be fully respected and secured, including the total cessation of
rocket fire and smuggling, in order to be durable and to allow the
possibility of lasting peace," Shalev said.
With Palestinian civilian casualties mounting, the Arabs were
under intense pressure to get a resolution - and several diplomats
said they wanted it before Friday prayers at mosques in the region.
As of Thursday, about 750 Palestinians, at least a quarter
civilians, had been killed along with 13 Israelis.
The resolution expressed "grave concern" at the escalating
violence and the deepening humanitarian crisis in Gaza and
emphasized the need to open all border crossings and achieve a
lasting solution to the Arab-Israeli conflict.
Arab nations called for the emergency Security Council meeting
to get the council to call for an immediate cease-fire.
They had been pressing their own resolution, which not only
would have demanded an end to all military activity in Gaza but was
revised to include mention of Hamas by name and call for an
international force to prevent arms smuggling - two key U.S.
demands.
But the changes in the Arab text didn't meet all the demands of
the United States and its key Western allies, Britain and France,
all veto-wielding members of the council.
Those nations countered by shelving a weaker "presidential
statement" they had proposed Wednesday and introducing a rival
resolution written by the British.
The resolution "stresses the urgency of and calls for an
immediate, durable and fully respected cease-fire, leading to the
full withdrawal of Israeli forces from Gaza." While the "call"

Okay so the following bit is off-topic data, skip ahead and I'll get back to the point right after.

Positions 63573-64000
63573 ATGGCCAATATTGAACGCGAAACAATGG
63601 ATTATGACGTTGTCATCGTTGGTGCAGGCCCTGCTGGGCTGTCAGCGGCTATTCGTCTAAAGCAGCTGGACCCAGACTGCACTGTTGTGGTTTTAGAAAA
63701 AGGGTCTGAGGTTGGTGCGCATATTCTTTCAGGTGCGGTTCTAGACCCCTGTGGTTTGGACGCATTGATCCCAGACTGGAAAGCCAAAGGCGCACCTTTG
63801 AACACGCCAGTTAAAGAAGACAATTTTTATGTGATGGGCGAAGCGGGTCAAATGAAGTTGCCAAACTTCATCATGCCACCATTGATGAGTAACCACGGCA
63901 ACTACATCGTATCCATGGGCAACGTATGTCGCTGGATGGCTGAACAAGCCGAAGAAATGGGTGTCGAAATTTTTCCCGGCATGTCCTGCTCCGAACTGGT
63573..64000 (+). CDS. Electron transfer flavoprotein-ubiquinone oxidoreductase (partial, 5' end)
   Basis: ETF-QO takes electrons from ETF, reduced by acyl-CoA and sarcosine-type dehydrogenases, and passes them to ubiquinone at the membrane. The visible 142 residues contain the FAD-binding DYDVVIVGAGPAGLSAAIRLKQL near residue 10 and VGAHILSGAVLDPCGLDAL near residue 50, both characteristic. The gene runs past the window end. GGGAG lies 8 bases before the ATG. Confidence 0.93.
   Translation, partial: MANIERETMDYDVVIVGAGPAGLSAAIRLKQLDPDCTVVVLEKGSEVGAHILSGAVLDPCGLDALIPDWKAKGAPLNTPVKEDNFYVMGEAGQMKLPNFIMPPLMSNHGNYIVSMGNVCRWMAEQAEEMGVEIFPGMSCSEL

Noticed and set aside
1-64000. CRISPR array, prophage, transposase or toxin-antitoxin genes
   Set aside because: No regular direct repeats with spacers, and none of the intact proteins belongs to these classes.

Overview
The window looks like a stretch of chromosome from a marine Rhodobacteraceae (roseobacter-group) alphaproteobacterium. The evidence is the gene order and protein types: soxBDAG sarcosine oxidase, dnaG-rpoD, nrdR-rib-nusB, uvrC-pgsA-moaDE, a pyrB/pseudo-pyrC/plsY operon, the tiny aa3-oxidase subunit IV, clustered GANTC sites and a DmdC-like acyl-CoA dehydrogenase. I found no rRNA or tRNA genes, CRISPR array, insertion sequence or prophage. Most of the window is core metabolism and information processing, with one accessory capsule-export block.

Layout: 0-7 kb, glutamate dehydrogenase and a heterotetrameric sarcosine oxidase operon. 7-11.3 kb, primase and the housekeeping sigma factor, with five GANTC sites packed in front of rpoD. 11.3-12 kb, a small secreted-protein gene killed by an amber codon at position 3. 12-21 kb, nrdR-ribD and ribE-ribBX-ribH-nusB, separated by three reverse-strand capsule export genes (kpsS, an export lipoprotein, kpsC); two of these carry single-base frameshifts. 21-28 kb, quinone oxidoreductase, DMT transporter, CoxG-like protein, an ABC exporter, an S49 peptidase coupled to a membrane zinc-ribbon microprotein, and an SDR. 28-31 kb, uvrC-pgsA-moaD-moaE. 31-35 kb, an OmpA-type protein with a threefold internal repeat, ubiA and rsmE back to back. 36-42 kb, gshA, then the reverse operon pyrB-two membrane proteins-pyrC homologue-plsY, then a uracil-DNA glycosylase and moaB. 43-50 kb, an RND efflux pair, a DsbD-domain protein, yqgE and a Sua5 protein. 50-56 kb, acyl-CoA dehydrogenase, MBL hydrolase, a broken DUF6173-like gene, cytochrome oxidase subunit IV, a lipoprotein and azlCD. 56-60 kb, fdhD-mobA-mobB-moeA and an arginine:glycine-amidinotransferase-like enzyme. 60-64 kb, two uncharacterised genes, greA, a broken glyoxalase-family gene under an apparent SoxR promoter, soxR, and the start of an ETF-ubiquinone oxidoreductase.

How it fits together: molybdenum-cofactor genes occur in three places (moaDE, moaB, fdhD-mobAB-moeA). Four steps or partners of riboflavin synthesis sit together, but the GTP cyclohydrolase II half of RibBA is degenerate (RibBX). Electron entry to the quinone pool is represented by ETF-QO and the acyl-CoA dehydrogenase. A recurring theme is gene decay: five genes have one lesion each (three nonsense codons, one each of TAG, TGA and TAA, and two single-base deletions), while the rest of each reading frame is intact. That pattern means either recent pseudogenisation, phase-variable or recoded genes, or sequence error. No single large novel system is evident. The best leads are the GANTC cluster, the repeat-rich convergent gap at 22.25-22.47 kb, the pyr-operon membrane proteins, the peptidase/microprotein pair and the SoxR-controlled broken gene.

is tantamount to a demand on the parties, Israel's troops won't be
required to pull out until there is a "durable" cease-fire.
The resolution calls on U.N. member states "to intensify
efforts to provide arrangements and guarantees in Gaza in order to
sustain a durable cease-fire and calm, including to prevent illicit
trafficking in arms and ammunition and to ensure the sustained
re-opening" of border crossings.
This is a weaker statement than Israel sought, and the U.S.
would have liked. There is also no mention in the resolution of an
"international observer force" proposed by the Arabs - and the
word "Hamas" was dropped during the negotiations.
The resolution "condemns all violence and hostilities directed
against civilians," calls for "unimpeded" humanitarian access to
Gaza, and welcomes the initiative to open "humanitarian
corridors." It urges international efforts to provide humanitarian
aid and rebuild Gaza's economy.
While the resolution was not drafted under Chapter 7 of the U.N.
Charter, which is militarily enforceable, the Arab League's Moussa
said it is "legally binding."